Edmond Toy, Ph.D., of the Analysis Group in Boston, shared research findings that show less frequent dosing in chronic obstructive pulmonary disease (COPD) patients promotes better patient compliance, therefore reducing the use of health care resources and associated costs. The study used a health insurance claims database to evaluate daily dosing frequency, proportion of days covered, inpatient days, and medical visits. In addition, 2005 Medical Expenditure Panel Survey data and medical Consumer Price Index data were used to extrapolate to 2008 unit health care costs.
In a statement, Toy said "Our study of the real-world experience of 55,000 COPD patients shows that patients prescribed maintenance therapies that are taken fewer times per day (e.g., once per day rather than four times per day) are more likely to use the medicine consistently; that is, they have higher 'compliance' levels. In addition, our analysis shows that higher compliance levels are associated with better health outcomes."
The study was funded by Novartis Pharmaceuticals Corporation.
Mathew Pavlichko, a registered RT (with Neonatal/Pediatric Specialist designation), of The Reading Hospital and Medical Center in Pennsylvania, presented data that demonstrated the use of a high flow nasal cannula (HFNC) to be effective and safe in neonates in the intensive care unit. In this study, 69 infants were evaluated over a nine-month period, covering 10,000 hours of HFNC therapy. The study included 41 neonates with progressive weaning from ventilator assistance or nasal continuous positive airway pressure to bubble humidifier nasal cannula; 26 neonates with increased apneas, desaturations, or work of breathing; and two neonates with evidence of pneumothorax requiring less invasive support.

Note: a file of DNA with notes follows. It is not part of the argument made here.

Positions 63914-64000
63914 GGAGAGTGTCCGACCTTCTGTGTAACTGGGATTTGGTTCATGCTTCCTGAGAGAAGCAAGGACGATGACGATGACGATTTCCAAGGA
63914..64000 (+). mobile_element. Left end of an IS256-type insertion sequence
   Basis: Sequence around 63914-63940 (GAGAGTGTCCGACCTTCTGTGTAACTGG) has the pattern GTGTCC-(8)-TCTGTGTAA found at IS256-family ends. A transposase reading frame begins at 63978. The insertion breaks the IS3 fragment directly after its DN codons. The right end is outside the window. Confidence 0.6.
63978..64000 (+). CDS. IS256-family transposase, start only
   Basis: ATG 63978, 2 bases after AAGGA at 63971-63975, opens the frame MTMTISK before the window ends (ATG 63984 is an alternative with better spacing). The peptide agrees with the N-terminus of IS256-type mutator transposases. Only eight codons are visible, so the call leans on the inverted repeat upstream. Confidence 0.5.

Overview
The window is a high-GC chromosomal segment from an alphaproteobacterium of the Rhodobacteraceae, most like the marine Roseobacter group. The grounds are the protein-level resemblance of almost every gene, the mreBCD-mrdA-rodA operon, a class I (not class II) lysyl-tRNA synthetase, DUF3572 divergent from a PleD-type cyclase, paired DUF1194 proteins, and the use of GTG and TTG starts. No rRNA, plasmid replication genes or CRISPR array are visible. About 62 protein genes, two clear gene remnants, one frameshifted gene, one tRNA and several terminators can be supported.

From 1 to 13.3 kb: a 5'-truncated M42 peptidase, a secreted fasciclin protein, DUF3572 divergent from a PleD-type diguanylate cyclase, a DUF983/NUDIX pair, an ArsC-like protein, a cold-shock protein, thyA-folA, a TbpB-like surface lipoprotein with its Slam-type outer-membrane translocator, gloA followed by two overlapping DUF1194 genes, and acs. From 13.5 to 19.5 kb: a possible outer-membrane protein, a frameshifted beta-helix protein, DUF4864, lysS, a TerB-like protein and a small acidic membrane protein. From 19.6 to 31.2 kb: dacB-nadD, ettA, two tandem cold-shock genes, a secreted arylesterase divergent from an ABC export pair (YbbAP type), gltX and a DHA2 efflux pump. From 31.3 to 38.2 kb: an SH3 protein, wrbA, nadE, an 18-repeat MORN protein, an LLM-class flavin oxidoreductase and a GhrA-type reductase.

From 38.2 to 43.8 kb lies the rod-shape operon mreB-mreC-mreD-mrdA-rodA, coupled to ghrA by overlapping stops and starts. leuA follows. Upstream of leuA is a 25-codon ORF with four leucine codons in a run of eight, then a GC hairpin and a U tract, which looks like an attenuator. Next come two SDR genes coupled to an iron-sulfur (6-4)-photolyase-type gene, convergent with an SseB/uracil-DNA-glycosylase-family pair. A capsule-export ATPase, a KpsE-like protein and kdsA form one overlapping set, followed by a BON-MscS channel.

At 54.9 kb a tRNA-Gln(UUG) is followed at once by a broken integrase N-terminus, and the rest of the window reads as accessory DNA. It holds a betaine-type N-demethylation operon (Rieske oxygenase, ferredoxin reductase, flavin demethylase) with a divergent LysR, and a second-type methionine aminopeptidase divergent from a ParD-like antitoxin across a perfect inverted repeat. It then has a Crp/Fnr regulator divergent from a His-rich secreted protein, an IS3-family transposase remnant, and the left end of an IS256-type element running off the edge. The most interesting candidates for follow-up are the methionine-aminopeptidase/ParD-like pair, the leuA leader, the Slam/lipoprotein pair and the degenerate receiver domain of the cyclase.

"This study demonstrated that high flow rate, heated, humidified nasal cannula is a well-tolerated, safe, and effective adjunct therapy," the authors stated.
Daria Donelly, a registered RT, of Children's Hospital Boston, shared research findings from a bench mark study showing that Maquet's Servo-i with heliox capabilities provided improved gas blending capabilities as compared to Cardinal Health's Viasys Avea. Overall, Servo-i used less helium (approximately 893 liters of helium per hour), reducing costs by $203 per day.
"If less heliox is consumed there will be less of a need to store and transport multiple tanks leading to labor cost reduction associated with the therapy. In addition, proper utilization of helium may add to the flexibility of the clinician," the authors concluded.